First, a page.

10. Lake River Corp. v. Carborundum Co. (p. 618) -- P contracted w/D to serve as D's mid-west distributor for its product "Ferro Carbo" -- a powder used for making steel. D required that P install a new bagging system to handle the K, and P insisted on a minimum-quantity guarantee and an agreement that if D had not shipped the minimum quantity in 3 yrs, D would receive the full K price minus the amt already shipped. D breached and P sued for $241,000 in liquidated damages. Issue was whether minimum-guarantee clause was unenforceable penalty. Held: Unenforceable penalty b/c designed to always assure P more than its actual damages.
B. Distress Damages
1. Substantive law restricts damages available when P suffers mental distress in the absence of other injury. The gen'l rule in tort is that there is no substantive claim for negligently caused distress w/o physical injury. Exceptions inc. "witness" cases -- where P's suffer distress from viewing the injury of a loved one while they were in the zone of danger of the accident, they can recover for distress in most states. Some states allow recovery to distressed witnesses even if the claimant is not in the zone of danger if certain specific criteria are met. When a P has established a claim for invasion of an interest in person or property, distress damages are recoverable as "parasitic damages;" limits on such recovery are governed by the remedial limitations of foreseeability and certainty.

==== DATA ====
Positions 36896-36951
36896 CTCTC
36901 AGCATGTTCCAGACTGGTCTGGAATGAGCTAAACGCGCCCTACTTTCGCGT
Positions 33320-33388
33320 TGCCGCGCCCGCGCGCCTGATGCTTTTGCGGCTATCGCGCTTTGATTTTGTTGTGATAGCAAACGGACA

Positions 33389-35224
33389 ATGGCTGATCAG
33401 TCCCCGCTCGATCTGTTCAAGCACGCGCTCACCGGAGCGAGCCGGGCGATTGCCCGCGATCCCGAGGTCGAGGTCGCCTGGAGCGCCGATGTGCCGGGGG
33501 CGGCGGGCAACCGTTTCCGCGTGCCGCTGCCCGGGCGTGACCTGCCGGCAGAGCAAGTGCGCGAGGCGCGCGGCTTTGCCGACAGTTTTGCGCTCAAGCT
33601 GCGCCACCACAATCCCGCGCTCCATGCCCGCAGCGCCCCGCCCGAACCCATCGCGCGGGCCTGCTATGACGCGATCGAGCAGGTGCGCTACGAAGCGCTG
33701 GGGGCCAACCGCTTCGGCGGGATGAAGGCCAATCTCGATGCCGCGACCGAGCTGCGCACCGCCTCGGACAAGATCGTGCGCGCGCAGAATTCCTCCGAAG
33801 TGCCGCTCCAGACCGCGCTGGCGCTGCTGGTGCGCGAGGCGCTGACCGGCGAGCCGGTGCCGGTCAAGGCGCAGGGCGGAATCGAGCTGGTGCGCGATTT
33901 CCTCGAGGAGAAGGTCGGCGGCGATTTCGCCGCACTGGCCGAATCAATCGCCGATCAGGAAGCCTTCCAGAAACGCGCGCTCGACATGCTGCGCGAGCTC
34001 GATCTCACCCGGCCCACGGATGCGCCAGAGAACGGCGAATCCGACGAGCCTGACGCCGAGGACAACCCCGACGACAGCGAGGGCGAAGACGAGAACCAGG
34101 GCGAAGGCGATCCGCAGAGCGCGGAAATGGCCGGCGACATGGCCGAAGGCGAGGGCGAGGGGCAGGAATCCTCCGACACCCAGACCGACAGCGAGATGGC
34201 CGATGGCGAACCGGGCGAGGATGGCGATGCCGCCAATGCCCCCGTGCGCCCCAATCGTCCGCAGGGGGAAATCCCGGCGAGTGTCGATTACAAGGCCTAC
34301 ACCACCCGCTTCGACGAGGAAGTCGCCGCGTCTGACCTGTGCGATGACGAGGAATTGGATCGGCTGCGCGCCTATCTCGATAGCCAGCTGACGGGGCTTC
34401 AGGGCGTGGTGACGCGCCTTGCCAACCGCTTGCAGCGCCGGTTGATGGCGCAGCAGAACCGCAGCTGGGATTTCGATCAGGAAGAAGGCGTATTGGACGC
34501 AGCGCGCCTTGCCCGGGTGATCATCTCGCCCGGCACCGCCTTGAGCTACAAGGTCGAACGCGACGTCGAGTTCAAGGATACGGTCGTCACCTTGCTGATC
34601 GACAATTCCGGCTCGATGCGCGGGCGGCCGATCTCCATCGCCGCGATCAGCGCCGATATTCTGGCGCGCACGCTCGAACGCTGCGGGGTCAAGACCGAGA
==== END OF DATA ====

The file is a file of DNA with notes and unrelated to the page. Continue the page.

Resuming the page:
2. The general rule is that a K claim will not support distress damages.
3. Crinkley v. Holiday Inns (p. 625) -- P's (husband and wife) were attacked by the "Motel Bandits" in their hotel room. D knew of the "Motel Bandits" but refused to increase security. P wife suffered heart attack and had to undergo bypass surgery. Jury verdict for P's, and D appealed, alleging that there was not a sufficient causal link b/w P wife's medical expenses and the assault. Held: There was sufficient evidence to connect the 2.
4. In personal injury cases, damages for mental distress are routinely allowed and inc. any physical or psychological consequences of the distress even if an ordinary person would not have suffered the add'l injuries.